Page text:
UC San Diego Health will test whether it can safely use small flying drones to quickly transport medical samples among its facilities in a project meant to reduce the time patients have to wait for blood test results and treatment.
The test, which begins in mid-February, will be confined to buildings at and near the university’s sprawling hospital and health sciences complex in La Jolla.
If the experiment is successful, UC San Diego Health eventually could seek permission to use drones to transport samples, supplies and documents to its network of clinics, and possibly to its large hospital in Hillcrest.
“This is a proof-of-concept test,” said Matthew Jenusaitis, chief of innovation and transformation at UC San Diego Health.
“We want to improve the patient experience and reduce health costs. It can take ground couriers 20 to 30 minutes to transport samples to sites more than a mile away. With a drone, we’d be able to do that in two to three minutes.”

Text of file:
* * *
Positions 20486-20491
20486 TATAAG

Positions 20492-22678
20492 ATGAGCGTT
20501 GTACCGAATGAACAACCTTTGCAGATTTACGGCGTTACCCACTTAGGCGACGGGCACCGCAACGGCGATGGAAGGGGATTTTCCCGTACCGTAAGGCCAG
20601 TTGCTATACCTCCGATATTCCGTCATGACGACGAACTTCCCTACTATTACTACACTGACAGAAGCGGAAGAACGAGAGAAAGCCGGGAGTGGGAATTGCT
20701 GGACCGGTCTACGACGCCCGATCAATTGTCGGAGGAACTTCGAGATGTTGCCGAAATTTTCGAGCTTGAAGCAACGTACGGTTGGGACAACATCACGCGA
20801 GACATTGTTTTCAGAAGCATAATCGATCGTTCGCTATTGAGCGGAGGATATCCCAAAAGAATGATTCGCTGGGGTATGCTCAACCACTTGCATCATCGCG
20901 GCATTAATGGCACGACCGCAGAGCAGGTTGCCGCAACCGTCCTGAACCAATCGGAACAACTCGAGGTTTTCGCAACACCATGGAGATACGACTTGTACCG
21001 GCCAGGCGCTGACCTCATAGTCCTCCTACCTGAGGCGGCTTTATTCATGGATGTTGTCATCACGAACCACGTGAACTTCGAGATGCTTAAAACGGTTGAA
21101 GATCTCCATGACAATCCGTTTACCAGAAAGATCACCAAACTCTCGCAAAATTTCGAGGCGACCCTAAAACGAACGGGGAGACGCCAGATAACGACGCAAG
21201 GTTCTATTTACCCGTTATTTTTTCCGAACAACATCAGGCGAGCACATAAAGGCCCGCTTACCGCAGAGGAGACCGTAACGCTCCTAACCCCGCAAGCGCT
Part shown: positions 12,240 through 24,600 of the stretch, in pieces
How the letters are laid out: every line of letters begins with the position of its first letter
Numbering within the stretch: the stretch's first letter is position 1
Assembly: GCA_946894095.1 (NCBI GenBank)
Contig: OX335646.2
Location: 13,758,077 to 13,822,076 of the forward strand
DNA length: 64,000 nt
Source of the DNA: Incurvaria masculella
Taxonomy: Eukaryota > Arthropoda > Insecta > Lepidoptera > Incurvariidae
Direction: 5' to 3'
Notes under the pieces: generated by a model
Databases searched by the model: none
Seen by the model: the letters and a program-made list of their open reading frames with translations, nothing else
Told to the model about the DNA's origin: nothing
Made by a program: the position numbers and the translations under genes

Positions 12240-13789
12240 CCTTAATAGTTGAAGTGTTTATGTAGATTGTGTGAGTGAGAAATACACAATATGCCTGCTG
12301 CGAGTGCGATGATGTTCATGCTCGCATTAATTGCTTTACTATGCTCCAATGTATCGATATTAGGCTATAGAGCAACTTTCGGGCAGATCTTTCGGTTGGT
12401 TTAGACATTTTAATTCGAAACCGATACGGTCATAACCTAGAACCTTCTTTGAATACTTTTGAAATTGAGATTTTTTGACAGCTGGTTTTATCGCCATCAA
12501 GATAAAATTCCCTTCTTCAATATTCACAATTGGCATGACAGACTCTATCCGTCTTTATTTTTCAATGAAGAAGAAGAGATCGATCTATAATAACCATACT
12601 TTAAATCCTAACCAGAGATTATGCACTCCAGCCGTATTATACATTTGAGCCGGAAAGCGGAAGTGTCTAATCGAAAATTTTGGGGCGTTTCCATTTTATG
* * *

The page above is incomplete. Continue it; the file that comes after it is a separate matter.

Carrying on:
UC San Diego will initially use the drones to transport dummy payloads between Moores Cancer Center and Jacobs Medical Center. If successful, it will then test fly medical samples, supplies and records between those sites and to the Center for Advanced Laboratory Medicine, about 1.5 miles north of Jacobs.
The drones will remain below 300 feet in altitude to avoid interference with aircraft. They will be monitored by humans but will fly preprogrammed routes, the university said.
UC San Diego Health is collaborating with United Parcel Service, which recently received permission by the Federal Aviation Administration to use its Flight Forward commercial drone service to deliver payloads on hospital and university campuses.
UPS is attempting to create the nation’s first “drone airline.”
Additional drone testing programs are expected to arise in San Diego, which was designated as a special drone testing region by the FAA.
San Diego County is home to Northrop Grumman and General Atomics Aeronautical Systems, two of the nation’s largest developers of unmanned aerial vehicles (UAVs). UC San Diego also is heavily involved in UAV research, and its Scripps Institution of Oceanography has done pioneering work with submersible drones.
Robbins writes for the San Diego Union-Tribune.